St. Anita arrived as promised at our Doha apartment at 5:30 am yesterday morning, as cheerful and pleasant as ever and bearing yet another gift: an Arabic cookbook complete with recipe for “my” lemon mint drink! Shukran, Anita, for so many kindnesses.
The highlight from our flight from Doha was when the passengers burst into spontaneous applause upon the plane’s landing. I thought maybe it was the pilot’s first flight, but our hosts explained that was a very Lebanese tradition.
Hospitality is the keyword in the Middle East and we felt the Lebanese love from the minute we walked through the customs gate. There were the Grissom girls (well, Ed, too) waiting for us:
From the second we saw these dear new friends, we were all instant dear old friends. They whisked us and our luggage to their car and through the busy, narrow streets of this beautiful city. The tiny Parisian style elevator in their building meant we rode up in shifts, but that gave Neil and I each more opportunity to enjoy the signs of welcome they’d posted in the elevator.
We unpacked a bit and snacked a bit
these are almonds in their first stage
and then walked with them to pick up the youngest Grissom from school, then it was back to the apartment (with its stunning view of the sea)
and a table groaning with a Lebanese feast, prepared by Elizabeth,with help from her neighbors.
When we were beyond stuffed, we strolled along the Corniche, inhaling the fresh sea air, and then freshened up for a reception at the home of the President of the International College (the school I was there to visit). We met many of the teachers as well as the president’s dogs, Chloe and Lucy. From there, we headed downtown for a light snack before turning in for the night. We snuck in a tiny bit of sightseeing, peeking in the newly restored St. George Orthodox Church.
Hariri Mosque in downtown Beirut
Sunset from the apartment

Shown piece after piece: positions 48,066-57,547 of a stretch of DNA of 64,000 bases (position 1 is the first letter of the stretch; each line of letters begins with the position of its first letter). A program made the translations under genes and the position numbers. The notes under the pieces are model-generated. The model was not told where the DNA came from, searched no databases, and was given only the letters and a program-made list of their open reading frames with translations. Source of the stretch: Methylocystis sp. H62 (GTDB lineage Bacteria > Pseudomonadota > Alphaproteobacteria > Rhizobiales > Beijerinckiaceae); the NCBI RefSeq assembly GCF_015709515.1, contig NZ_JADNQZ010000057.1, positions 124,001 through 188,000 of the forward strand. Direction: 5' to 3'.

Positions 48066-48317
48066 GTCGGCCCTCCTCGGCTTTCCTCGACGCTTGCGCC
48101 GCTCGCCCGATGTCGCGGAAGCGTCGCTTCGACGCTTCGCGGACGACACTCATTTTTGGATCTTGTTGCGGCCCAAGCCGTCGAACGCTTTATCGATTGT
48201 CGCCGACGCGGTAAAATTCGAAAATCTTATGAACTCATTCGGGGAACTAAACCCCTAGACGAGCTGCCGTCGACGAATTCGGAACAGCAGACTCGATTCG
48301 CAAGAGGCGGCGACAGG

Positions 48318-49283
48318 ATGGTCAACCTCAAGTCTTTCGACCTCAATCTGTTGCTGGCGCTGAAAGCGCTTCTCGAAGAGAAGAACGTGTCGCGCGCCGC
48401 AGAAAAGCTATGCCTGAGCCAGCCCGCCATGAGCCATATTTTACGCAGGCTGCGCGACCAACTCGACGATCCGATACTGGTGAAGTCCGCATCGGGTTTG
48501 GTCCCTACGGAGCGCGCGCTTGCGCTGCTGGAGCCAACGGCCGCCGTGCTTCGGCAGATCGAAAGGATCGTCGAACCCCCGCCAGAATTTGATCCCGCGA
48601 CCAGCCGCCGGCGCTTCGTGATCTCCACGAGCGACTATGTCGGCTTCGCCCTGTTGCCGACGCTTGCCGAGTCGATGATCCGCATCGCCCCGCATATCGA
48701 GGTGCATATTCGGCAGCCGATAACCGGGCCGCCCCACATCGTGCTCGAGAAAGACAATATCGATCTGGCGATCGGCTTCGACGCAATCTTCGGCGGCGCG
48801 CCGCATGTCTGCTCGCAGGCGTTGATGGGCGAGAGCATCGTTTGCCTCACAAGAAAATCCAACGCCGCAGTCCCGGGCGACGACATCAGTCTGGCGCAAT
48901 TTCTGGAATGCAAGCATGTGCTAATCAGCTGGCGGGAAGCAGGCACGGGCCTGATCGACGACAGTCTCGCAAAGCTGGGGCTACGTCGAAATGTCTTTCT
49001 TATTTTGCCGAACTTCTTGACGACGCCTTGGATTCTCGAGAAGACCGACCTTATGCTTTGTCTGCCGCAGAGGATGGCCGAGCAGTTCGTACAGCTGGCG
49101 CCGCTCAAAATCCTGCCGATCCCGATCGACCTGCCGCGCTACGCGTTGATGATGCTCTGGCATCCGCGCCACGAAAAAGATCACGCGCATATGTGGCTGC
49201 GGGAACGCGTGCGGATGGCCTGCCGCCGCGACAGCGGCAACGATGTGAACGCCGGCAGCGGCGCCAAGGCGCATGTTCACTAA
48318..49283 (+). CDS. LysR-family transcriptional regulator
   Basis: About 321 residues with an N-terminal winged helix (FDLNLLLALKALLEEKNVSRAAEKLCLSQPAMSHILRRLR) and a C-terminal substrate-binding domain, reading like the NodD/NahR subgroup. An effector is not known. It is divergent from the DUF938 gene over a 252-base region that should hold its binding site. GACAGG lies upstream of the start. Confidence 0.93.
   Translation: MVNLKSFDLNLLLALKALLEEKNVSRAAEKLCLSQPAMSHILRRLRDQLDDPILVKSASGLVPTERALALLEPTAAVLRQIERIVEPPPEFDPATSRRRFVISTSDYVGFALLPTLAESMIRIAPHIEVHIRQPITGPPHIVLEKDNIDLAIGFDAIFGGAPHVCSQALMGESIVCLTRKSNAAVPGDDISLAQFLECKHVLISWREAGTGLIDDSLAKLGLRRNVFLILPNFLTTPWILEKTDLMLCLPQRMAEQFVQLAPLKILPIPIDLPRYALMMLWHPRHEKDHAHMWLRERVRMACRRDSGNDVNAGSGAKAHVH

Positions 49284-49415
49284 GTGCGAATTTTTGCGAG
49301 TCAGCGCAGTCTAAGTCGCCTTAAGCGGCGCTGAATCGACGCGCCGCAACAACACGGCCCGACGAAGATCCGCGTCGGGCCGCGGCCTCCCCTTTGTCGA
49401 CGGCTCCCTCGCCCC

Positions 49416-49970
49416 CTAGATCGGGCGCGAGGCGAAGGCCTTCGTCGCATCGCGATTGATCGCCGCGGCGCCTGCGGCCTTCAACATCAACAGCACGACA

This morning I woke to the 4:30 am call to prayer, the first time I’d heard that prayer since coming to the Middle East — I never heard it while we were in Qatar. I dozed off again and soon it was time to be up and out the door to the International College, just a short walk away. The school is in a building that formerly housed the British Consulate complete with bomb shelter , which is where the auditorium is and which is where I gave my presentation — a first for me. The kids were so receptive and polite while I talked and then peppered me with thoughtful, profound questions afterward.
the students in discussion about Hattie
of the usual questions I get — how many books have you written, etc — I was asked about themes and symbolism and romance. The second presentation had more French speaking students so I worry that some of them couldn’t get everything I was saying, but, again, we had a great time.
The best part of the school visit was sharing lunch with a smaller group of students who had me in tears at many points. One student, while discussing the theme of anti-German prejudice in Hattie Big Sky, noted that in that story people were singled out for where they’d come from but, in Beirut, people were singled out for where they lived now. I was asked about the symbolism of the quilts, about why I’d left Uncle Chester’s past so mysterious and what purpose Chase served in the story. It was fabulous and I was completely honored by the care and thoughtful way these students had read my book. I am still amazed to think that this particularly American book had themes that spoke to these students half-way across the world.
I reluctantly left the school, with a full heart and a signing pen that ran completely out of ink. Mr. Random House will be so happy to know that HBS was a sell-out in Beirut!
Our afternoon was spent sight-seeing in Bylbos, where we wandered around a Crusaders’ Castle abloom with wild flowers and built on the site of five prior civilizations,
browsed through a souq and ate fresh fish (you pick the fish you want to eat out of a tank!) before heading back, tired and full of wonderful memories.
PS We’re laughing this morning as we sit together talking, overlooking the sea and remembering Neil’s attempt at ordering a falafel sandwich: calling it fal-fa-lal.